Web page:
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As a corporate enterprise, the US hospital has no business without the physicians whose admission orders populate its beds and whose prescriptions generate its services. Hospitals neither admit patients nor discharge them, and virtually everything that happens in the hospital is derived ultimately from a physician's order. The unique role of physicians is further recognized in the organized medical staff. The medical staff organization is meant to be self-policing, and also provides the nonphysician hospital board members with specialized technical expertise to help the board steward resources and assure the quality of care rendered within the facility.
So, hospitals cannot function without physicians, and the quality of the care provided to the patients whom the physicians admit to them provides the parties with a strong basis to act in common cause.1 What then is the purpose of hospitals and physicians bonding more closely through legal, financial, corporate, or employment vehicles in relatively tighter or looser configurations with the hospital?
The range of integration and collaboration strategies described in this issue by Farber et al2 would seem to speak to diverse strategies of the hospitals and physicians engaged in them. Two of the centers manifest a gamut of integration, from direct employment of physicians to medical directorships, management services contracts, and ancillary services' joint ventures. Unfortunately, the article does not speak to what the common purposes or what any purposes of such configurations might be.
In considering any potential form of hospital-physician partnering, it is important to remember that hospitals and physicians are engaged in distinctly different businesses. The core competence of hospitals is to bring together into well-organized delivery operations the highly complex combination of equipment, technical skills, and clinical expertise (particularly the expertise of highly trained nurses) to meet the needs of patients whose care requires the services that only hospitals, recognized by their distinct license, can provide. All the rest is incidental to that core competency.
Physicians are in a different business. It is true they are increasingly forming larger groups and are providing ancillary services also provided by hospitals. But most physicians still work in small constellations of less than three to five doctors. In any event, they are not really in the same business as the hospitals who serve their patients. The expertise of hospitals, therefore, to manage physician businesses is by no means guaranteed.
The contemporary moment for this discussion around oncology has emerged in part because the oncologists' business model has been significantly weakened by the application of new payment rules for oncology drugs. There is no question that this business challenge offers an opportunity for hospitals and oncologists to work together in new and creative ways—but, specifically, toward what end?
If the sole purpose of any hospital-physician engagement is economic alignment to increase revenues to the hospital, or to blunt a potential competitive challenge in which either might engage independently, or to lock in physician referrals, the strategy will inevitably fail to optimize results for one or both parties, and above all for the patients whom it is intended to serve. Without an overarching purpose beyond dollars, the many purely financial schemes and arrangements afoot today can only consume time and money in their design, but will ultimately be hollow and inadequate to any higher purpose for which hospitals and physicians both ought to stand.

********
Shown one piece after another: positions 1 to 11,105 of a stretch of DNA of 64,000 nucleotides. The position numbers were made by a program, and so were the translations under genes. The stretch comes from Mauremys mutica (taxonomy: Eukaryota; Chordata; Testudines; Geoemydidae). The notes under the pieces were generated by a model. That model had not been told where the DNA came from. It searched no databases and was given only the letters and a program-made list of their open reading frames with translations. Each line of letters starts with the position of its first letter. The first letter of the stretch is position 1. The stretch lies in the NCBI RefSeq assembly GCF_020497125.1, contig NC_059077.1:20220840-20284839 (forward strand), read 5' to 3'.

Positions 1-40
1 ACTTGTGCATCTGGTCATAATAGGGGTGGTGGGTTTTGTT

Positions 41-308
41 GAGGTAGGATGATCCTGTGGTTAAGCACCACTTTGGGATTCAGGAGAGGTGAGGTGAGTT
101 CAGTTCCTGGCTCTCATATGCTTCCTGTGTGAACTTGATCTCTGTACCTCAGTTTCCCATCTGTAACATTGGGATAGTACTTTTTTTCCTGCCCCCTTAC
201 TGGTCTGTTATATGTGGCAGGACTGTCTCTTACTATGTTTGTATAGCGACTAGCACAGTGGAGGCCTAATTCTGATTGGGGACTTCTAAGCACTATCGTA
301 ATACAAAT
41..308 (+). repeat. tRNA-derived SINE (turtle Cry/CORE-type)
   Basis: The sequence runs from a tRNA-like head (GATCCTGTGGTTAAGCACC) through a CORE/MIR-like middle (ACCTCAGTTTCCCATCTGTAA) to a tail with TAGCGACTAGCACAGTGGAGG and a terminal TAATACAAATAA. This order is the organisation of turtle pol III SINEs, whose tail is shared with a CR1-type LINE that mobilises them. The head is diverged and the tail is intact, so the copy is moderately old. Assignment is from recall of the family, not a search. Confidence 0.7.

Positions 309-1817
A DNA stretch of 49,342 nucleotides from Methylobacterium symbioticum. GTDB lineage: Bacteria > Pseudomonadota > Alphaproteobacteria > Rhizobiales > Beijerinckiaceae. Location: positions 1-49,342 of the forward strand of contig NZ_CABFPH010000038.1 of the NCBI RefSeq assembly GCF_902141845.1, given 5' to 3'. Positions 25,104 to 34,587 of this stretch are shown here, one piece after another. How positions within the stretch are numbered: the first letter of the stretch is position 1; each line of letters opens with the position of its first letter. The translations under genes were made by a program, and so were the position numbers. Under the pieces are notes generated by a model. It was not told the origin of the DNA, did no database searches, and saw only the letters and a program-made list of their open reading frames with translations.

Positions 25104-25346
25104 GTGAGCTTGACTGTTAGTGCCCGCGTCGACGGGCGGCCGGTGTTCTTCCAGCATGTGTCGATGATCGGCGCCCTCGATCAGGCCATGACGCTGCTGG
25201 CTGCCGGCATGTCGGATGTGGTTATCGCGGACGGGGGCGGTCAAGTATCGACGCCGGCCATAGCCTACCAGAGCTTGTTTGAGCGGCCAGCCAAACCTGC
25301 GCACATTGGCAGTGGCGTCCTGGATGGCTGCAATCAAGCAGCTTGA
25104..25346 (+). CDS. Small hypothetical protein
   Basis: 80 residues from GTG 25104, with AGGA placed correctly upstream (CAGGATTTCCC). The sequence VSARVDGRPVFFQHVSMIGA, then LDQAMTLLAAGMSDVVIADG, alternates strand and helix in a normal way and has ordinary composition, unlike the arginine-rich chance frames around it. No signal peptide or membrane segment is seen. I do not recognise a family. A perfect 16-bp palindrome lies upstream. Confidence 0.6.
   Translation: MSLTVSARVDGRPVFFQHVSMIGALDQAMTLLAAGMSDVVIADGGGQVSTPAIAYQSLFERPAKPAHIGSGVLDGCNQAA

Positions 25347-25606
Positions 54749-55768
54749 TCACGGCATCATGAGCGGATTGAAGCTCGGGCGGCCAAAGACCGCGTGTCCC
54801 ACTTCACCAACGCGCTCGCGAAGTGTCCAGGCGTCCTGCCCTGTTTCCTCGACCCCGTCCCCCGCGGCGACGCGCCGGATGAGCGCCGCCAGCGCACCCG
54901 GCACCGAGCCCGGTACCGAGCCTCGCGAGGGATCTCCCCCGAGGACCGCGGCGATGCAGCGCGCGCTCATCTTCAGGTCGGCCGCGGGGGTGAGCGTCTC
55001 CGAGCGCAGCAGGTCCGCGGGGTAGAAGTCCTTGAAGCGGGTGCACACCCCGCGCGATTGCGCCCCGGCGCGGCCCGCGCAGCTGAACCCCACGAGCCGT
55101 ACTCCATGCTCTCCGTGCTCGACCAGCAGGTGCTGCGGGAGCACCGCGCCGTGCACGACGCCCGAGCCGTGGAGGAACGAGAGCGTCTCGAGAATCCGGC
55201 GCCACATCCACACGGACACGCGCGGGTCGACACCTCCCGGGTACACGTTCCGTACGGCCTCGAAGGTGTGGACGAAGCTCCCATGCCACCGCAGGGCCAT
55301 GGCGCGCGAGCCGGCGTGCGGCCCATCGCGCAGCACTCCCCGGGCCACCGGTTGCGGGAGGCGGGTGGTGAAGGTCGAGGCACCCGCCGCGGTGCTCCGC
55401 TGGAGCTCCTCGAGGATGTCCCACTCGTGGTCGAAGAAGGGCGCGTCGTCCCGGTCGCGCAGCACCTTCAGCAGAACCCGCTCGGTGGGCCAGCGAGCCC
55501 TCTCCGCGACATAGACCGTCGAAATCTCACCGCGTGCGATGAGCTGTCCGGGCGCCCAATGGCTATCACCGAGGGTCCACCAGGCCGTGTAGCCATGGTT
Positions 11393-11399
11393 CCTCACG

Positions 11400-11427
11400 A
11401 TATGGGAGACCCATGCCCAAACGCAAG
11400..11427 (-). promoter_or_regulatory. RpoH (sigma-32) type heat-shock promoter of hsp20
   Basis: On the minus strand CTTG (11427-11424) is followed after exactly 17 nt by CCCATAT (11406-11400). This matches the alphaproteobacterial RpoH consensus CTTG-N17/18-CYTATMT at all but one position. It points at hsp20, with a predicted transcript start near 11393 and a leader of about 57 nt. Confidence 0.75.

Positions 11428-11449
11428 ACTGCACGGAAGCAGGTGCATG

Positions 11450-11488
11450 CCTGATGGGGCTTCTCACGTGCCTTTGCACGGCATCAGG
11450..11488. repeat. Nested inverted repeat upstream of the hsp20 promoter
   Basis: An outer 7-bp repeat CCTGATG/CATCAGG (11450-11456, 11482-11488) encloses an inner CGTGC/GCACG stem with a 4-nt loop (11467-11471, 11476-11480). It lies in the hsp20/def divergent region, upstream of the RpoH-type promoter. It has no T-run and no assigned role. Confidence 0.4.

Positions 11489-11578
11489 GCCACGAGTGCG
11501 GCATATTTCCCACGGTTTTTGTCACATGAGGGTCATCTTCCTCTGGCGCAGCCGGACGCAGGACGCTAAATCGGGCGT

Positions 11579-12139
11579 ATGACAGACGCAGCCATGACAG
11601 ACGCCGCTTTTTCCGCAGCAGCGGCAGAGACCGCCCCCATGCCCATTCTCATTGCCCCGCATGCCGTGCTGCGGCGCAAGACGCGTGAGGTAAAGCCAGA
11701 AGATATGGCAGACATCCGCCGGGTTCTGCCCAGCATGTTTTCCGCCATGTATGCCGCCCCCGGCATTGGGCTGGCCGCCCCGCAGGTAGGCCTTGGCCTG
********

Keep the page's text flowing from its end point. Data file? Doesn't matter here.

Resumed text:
I have seen a raft of hospital-physician bonding strategies come and go over the last 30 years. Many proved to be fads. The essential principle that ought to drive any hospital-physician collaboration is not just revenues to either party or promised security to the physicians as protection against the vicissitudes of a more competitive and difficult practice environment. Today, improved quality of care is a strategic and business imperative for both hospitals3 and physicians—as demonstrated in our current era of pay for performance, quality branding, burgeoning report cards, physician pay for reporting, and fraud and abuse based on quality failures and reporting aberrancies.4 Focusing heavily on how any specific collaboration will improve efficiency and quality of care will produce an arrangement that will likely be more sustainable over time.
A better provider payment model that would compensate both hospitals and physicians to deliver what science says and compassion would recommend that patients receive for their clinical needs would enhance these opportunities. Such a model is in development now5 and will pilot cancer care as part of its first efforts. However, even without a change in payment, there are many ways physicians and hospitals can help each others' business case for quality, with the ultimate impact directed to improved care for patients. In essence, both can do well by doing the right thing.
There are a host of other collaborations one might consider in the quest for a solid, shared business case for quality for hospitals and oncologists. Consider the following:
The models of hospital-physician economic collaboration described in the article may well merit consideration, but the real question is, How will this strategy directly benefit our patients and the care we provide them in a sustainable way? Financial (and legal) considerations are essential drivers in constructing these transactions, but improved quality performance should be the ultimate touchstone for all.